If you didn’t get a chance to go to Greenbuild in Boston this year, plan to go next year. It was an event full of energy and passion as well as brilliant people, all with a laser-like focus on saving the planet. Really, not a bad way to spend a few days.
I had the great pleasure of moderating a panel there called "Green Blogs and the Built Environment" with four green bloggers, all who spend their days writing about the latest trends in architecture, product design, technology, urban planning and all things green. The panelists, Preston Kroner from Jetson Green, Lloyd Alter from Treehugger, Stephen Del Percio from Green Buildings NYC and Willem Mass from Green Home Guide (recently purchased by the USGBC) were great. One of the most fun panels I’ve been a part of in a while.
We covered everything from how to make money blogging to the hottest topics on the web to the influence of blogging on the environmental movement.
One of the more spicy topics covered was the “death of blogging.” Most blog research sites indicate a flattening (or only slight increase) of blog activity over the last year or so. One of our panelists was a proponent of Twitter and other microblogs, stating that the future of blogs may in fact be creating shorter commentary that can be written anywhere as opposed to blogging, which requires you to be at your desk. Another panelist suggested that blogs may go in one of two directions – they will be bought up by large companies (like Treehugger) or they will become more boutique, specialized smaller blogs. Most agreed that blogs will not be going away anytime soon, they just may be read less due to the hoard of other media options.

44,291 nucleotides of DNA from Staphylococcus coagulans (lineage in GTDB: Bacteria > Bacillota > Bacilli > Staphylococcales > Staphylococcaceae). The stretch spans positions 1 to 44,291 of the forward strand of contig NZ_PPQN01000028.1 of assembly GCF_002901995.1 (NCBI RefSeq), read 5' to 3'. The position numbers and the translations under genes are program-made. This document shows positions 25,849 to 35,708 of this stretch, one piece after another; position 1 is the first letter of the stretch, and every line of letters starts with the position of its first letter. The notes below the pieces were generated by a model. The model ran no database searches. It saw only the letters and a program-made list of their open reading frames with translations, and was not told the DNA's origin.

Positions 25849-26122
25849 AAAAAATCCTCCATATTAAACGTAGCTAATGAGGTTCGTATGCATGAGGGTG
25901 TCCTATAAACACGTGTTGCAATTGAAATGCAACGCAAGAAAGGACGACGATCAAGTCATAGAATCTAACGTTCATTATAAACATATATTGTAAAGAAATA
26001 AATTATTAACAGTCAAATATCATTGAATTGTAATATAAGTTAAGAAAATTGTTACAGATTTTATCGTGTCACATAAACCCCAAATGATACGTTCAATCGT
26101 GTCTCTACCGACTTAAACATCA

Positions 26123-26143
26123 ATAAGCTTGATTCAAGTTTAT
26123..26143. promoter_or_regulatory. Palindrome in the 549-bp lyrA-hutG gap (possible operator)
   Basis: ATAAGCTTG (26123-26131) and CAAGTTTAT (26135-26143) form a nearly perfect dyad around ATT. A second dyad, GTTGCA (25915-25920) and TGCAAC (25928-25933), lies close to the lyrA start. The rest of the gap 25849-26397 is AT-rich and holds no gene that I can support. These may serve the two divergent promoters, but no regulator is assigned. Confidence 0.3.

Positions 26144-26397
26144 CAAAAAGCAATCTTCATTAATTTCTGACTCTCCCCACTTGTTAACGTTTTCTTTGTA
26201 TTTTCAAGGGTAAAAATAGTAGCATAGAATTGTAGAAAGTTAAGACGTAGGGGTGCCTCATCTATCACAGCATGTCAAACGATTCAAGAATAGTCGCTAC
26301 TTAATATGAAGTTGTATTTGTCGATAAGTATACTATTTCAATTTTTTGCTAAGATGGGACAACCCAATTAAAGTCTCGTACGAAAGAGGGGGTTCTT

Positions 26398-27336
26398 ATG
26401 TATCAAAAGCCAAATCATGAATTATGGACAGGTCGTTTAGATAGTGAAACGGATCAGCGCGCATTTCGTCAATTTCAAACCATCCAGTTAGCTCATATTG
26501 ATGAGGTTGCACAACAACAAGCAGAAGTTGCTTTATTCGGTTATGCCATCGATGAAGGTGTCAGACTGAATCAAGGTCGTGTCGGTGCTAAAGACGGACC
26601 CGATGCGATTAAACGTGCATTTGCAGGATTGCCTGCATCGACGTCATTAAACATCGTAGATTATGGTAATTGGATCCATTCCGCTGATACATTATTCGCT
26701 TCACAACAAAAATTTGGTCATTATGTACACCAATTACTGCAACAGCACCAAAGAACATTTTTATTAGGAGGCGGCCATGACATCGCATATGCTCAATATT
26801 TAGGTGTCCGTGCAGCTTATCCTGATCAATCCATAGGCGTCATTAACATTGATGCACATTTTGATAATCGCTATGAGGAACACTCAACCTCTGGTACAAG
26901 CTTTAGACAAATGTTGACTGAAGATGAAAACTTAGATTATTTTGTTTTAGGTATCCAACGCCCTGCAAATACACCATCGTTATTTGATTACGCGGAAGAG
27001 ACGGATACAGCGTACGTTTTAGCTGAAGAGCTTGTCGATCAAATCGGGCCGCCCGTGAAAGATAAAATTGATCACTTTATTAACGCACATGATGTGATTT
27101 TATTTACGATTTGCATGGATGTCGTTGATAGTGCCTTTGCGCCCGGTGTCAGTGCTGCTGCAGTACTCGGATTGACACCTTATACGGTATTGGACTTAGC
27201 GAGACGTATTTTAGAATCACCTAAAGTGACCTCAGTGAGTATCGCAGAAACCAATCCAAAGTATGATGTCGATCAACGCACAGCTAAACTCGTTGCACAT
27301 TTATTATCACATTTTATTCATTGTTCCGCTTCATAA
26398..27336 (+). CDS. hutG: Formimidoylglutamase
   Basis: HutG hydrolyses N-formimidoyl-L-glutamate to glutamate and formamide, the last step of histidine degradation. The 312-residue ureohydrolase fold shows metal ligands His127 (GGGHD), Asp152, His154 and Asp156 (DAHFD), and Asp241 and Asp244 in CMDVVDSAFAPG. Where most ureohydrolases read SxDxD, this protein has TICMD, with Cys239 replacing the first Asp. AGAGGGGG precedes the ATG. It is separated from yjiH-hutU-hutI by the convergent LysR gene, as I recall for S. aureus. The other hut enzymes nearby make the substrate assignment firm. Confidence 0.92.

Another interesting topic was this issue of readership and content. Most panelists agree that their traffic is largely generated by Google searches or applications like Digg rather than direct links to their site. Digg, in case you don’t use it already, is a great tool that will sort all blogs and websites for topics you choose and then provide those articles to you daily. This is a nice tool for sorting through lots of new info quickly, but often you see the same article or topic brought up over and over again (because everyone is using Digg). Often, much of the content has only been repeated and it’s not original material. This is cause for concern, because clearly fact checking is not occurring. Some panelist are going to more remote places to dig up stories rather than depend on Digg functions.
The takeaways for new bloggers?
- Everyone who is anyone will have a blog at some point very soon. Even if Twitter and Facebook get hotter, blogging will continue to be an important way to express your ideas and brand. So just get started already!
- Have an opinion and check multiple sources before you post an entry. You are a reporter now and you have a reputation to protect.
- Be committed and prepared to research and write several hours a week. For that reason, blog about something you are passionate enough to write often and longer than a few months.
- Reach out to other bloggers for tips and ideas. You may make a few friends along the way.